Immunity Test Name Conducted Transient Coupled Transient Audio Frequency Conducted Direct RF Injection BCI Stripline TEM Radiated RF Field Antenna Source Radiated RF Field Mode Tuned Reverberation Radiated RF Field Mode Stirred Reverberation Transmitter Simulation Magnetic Field Electric Field ESD

TABLE 2. Matrix of Automotive Immunity Tests Vehicle Component Composite Application Application Frequency Range S,I NA S,I NA S,I 16 Hz to 250 kHz S,I 0.5 to 400 MHz S,I S,I 1 to 400 MHz S,I I 1 to 400 MHz S,I S,I 10 kHz to 200 MHz S,I S,I 30 MHz to 18 GHz S S S,I S S,I S SAE document, I ISO document S,I S I S,I S S,I 400 MHz to 18 GHz 400 MHz to 18 GHz 1.8 MHz to 2.5 GHz 16 Hz to 150 kHz 60 Hz NA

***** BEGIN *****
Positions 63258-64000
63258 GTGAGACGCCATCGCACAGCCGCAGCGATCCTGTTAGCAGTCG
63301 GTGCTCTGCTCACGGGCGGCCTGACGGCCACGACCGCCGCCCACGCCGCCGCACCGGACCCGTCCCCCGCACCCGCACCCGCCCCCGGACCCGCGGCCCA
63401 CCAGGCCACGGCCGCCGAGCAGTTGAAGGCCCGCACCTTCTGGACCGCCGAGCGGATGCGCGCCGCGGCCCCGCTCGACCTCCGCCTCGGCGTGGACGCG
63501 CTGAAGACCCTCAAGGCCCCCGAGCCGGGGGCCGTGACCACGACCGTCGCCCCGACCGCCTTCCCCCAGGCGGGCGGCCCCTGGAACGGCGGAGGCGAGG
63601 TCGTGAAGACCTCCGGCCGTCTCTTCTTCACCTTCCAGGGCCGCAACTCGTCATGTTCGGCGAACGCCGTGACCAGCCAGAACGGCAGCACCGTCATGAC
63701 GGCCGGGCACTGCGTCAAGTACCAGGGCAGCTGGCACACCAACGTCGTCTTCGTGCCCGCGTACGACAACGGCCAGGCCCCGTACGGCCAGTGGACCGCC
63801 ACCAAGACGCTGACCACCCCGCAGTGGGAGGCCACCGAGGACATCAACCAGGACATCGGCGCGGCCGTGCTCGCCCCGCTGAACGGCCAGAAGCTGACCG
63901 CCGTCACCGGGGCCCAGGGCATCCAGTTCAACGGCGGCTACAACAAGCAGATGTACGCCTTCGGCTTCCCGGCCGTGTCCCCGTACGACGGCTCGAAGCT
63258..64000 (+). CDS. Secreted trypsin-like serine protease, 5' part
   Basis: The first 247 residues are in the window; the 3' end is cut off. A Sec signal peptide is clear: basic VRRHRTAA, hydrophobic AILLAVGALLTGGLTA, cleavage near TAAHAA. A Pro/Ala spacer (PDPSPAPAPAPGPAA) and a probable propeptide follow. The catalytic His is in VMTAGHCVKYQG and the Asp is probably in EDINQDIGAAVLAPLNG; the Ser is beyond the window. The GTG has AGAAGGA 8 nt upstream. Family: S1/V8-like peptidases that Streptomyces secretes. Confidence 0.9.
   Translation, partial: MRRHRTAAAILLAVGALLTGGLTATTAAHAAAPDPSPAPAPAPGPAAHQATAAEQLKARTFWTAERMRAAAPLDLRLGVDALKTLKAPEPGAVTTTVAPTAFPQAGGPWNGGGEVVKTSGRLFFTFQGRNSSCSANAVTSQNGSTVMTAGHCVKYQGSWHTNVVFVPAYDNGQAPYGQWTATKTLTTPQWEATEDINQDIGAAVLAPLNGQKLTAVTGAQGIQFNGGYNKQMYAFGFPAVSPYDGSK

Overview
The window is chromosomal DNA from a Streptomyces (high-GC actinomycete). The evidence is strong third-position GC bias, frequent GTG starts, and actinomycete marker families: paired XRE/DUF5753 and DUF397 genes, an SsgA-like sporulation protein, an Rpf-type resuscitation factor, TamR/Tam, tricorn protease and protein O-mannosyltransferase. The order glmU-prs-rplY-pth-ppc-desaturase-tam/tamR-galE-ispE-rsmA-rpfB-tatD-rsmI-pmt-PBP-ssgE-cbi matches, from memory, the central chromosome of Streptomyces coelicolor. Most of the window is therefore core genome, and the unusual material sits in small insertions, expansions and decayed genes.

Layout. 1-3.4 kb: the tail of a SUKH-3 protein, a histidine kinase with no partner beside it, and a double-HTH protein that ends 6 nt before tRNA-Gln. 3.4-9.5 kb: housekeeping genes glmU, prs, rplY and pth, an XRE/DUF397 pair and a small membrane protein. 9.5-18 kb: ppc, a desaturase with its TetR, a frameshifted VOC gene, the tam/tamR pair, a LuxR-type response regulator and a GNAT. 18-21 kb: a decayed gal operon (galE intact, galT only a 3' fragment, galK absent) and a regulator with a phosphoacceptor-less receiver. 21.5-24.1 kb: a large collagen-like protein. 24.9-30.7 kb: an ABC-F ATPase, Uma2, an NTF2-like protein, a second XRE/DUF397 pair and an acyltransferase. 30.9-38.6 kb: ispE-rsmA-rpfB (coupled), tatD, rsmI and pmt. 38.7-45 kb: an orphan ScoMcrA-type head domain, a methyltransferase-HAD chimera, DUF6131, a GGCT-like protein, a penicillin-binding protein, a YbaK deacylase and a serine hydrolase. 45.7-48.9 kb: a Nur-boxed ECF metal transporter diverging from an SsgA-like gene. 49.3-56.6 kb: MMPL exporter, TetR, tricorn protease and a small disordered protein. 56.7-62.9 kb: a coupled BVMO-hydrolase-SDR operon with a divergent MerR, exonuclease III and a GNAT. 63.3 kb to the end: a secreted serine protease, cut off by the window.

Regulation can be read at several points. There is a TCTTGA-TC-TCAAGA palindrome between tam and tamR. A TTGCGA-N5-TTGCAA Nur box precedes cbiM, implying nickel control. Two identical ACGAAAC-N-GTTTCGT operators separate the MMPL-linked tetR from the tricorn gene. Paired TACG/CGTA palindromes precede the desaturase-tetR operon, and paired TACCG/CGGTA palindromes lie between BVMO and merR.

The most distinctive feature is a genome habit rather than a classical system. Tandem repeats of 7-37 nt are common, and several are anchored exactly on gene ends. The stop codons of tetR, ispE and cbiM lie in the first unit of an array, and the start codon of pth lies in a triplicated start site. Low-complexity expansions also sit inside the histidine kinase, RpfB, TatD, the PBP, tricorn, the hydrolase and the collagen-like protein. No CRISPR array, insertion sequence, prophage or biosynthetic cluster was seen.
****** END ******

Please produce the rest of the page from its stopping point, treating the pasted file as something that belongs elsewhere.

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frequency range. BCI has the advantage of a quicker test and is also applicable to HV components (no galvanic contact), while the direct injection method provides much greater diagnostic information that can assist in resolving immunity problems. C. Immunity Test Modulation The application of amplitude modulation (AM) in the automotive immunity tests differs from traditional AM. In traditional AM the modulation would be added on top of the carrier signal so that a test signal with 80% modulation would have an amplitude of 1.8 times that level of the carrier signal. While this is readily achievable for moderate field strengths (i.e., 3 to 10 V/m), it would require an extremely large (and costly) amplifier to create the test signal for testing a vehicle. In that test, the antenna separation is typically about 5 m and the field strengths on the order of 100 V/m or more. Therefore, the concept of constant peak AM was defined as shown in Fig. 2. This allows the test signal to be generated using large, but readily available commercial amplifiers. The amplitude fluctuations are more likely to cause a disruption of the operation of a DUT than a CW test signal.